Your students (or kids) may have missed the news about the security build-up and the rising tensions in Kashmir over the last week. They cannot possibly miss the headlines about the amendment of Article 370 and the reorganisation of the state of Jammu and Kashmir, however. Around them, people are bound to be talking about this news, either jubilant or distressed. In your classroom, they will hear both points of view.
This is a moment with rich learning potential.
I. What is the news, factually, and what does it mean?
A great starting point is always to clarify the news, because we do not always access it fully in reports and then, some of what happened is obfuscated by what people think. What actually happened on August 5th in Parliament? What changed, and what was proposed?
- What was Article 370? Why did it exist? What did it provide? Why was it important?
- Why did the government say they wanted to change it?
- What will happen because it is changed?
- Why do people object? What are all their various objections?
II. Why is Jammu and Kashmir always in the news?
This week’s developments allow you to open the door to reading and discussing history.
The formation of the Indian state in the last decade of British rule and the various stories of accession make for interesting narration anyway, as you piece the current map of India together through them. You can take a contemporary political map and then discuss how each part became a part of India as we know it.
This will also allow you to talk about the Pakistan movement and Partition; the creation of linguistic states; other movements that spoke of a separate state (like Dravida Nadu, if you are in Tamil Nadu); and about the linguistic reorganisation of states. You can review India’s federal structure and the differences between States and Union Territories, especially because J&K’s status has been downgraded.
The long history of conflict in and over Kashmir will and should come up, and this is a chance to calmly and safely disentangle questions about all the layers of conflict. Why has their been so much discontent and anger in the Valley? What do people mean when they bring Pakistan into the conversation? Why is Kashmir so important to both states?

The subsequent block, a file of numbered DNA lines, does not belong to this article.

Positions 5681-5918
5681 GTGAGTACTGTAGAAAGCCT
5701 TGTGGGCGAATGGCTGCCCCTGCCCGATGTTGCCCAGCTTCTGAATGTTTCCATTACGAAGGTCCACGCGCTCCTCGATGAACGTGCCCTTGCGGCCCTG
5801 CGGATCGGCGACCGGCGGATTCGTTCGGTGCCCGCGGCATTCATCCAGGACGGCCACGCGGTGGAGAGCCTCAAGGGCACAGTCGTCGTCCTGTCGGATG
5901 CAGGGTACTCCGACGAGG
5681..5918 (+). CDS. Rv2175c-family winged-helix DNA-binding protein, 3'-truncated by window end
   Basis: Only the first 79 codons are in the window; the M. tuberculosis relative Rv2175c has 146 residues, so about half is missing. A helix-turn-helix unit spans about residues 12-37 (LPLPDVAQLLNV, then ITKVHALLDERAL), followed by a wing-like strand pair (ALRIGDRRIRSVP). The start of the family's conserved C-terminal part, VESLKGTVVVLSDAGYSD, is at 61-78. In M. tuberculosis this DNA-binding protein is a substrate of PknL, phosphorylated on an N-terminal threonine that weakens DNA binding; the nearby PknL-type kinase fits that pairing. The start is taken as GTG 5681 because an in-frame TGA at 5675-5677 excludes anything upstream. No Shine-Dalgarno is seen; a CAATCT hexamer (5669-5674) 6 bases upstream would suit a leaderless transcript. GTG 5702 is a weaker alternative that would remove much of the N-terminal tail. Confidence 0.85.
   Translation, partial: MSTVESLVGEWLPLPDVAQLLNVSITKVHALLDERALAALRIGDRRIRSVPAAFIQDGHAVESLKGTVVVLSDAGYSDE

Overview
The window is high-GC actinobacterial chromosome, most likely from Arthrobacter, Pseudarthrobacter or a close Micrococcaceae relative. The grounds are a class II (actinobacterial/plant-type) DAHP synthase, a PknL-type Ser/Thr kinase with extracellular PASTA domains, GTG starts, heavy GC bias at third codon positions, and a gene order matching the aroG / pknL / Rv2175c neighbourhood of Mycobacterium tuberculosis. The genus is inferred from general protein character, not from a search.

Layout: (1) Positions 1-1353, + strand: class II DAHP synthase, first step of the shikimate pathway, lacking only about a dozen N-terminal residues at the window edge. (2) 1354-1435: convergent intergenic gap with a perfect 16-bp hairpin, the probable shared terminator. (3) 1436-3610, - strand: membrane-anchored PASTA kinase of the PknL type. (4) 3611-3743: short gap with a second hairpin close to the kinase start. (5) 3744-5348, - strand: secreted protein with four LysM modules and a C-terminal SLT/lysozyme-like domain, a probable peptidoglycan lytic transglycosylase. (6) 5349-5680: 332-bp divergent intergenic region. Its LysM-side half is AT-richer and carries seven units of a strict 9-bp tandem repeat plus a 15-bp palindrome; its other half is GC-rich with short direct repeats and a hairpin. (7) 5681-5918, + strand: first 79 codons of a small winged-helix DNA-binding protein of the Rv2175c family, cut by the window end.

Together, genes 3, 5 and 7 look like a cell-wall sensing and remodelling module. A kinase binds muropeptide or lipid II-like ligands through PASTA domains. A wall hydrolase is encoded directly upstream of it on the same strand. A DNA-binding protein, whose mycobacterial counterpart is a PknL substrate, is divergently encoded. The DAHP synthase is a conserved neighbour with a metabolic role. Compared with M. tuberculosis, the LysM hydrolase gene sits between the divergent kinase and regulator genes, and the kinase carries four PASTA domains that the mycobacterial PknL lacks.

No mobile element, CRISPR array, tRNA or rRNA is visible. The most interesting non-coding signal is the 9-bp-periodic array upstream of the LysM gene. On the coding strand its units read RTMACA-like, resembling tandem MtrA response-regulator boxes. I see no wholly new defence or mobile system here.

It is important here to keep the conversation at the level of fact, and since ‘facts’ themselves are now subjective, I would suggest using encyclopaedias or timelines such as those on the BBC site to reconstruct the story.
In fact, as you do so, you have an opportunity to discuss what ‘facts’ are in this age. Always subject to nuancing through the use of particular frames and words or through the structure of an argument, today even the core of a fact can be manipulated. It is useful to discuss this with students who are now consumers of news-like content on multiple media. Learning to sift and think critically are citizenship skills.
III. How are nations formed?
A discussion on Kashmir and on this particular set of changes is an excellent opportunity to discuss nations, nationalism and the distinction between states and nations. “Is India a nation?” used to be a popular essay question, with the argument being more important than arriving at a single ‘correct’ answer. Now there is a correct answer being proposed, but a teacher’s job is to alert students to the possibility of multiple journeys and multiple answers.
If it is possible, as in a political science class, this could be a good time to review the rich writing on nationalism. But even if that is outside the training of the teacher, it is a good idea to ask what makes people hang together or want to split apart. In turn, this brings us to a discussion of democracy, legitimacy and conflict. Under what circumstances is a government legitimate? (What is legitimacy?) The interplay between democracy and legitimacy and democracy and conflict are important to understand what has been happening in Kashmir over the last few decades.
What happens to democracy when an area is declared insecure and military measures are introduced? What are the rights we trade off for safety? This conversation begins with Kashmir and also takes in more general freedom and privacy concerns. For instance, CC-TV cameras, which are often suggested as a safety measure.
Don’t let not knowing about something yourself deter you from pointing to it as a question or topic of interest. You can always commit to learning together with the students or ask them to come teach you. Do admit to your ignorance honestly; that is an important life-lesson too.
IV. How do we make laws?
Less in the news but also contentious is the method adopted to introduce these changes yesterday. Without directly engaging with them, we can also use this to review how laws are usually made, how constitutional amendments are supposed to be done, and what some of the other sources of law are.
This teachable moment does not have to cover all this ground, and in a class of 25-60, given just about 30-40 minutes, you simply cannot. You can open by asking what people have heard on the news, ask for one or two takes, pick up a thread in what they say, and follow that interest.
A teachable moment is an open window. There are countless things outside and you could focus your attention on just one or a few. You are teaching your students or children about one thing, but more critically, you are teaching them how to ask questions and learn about any of the countless things just outside that window.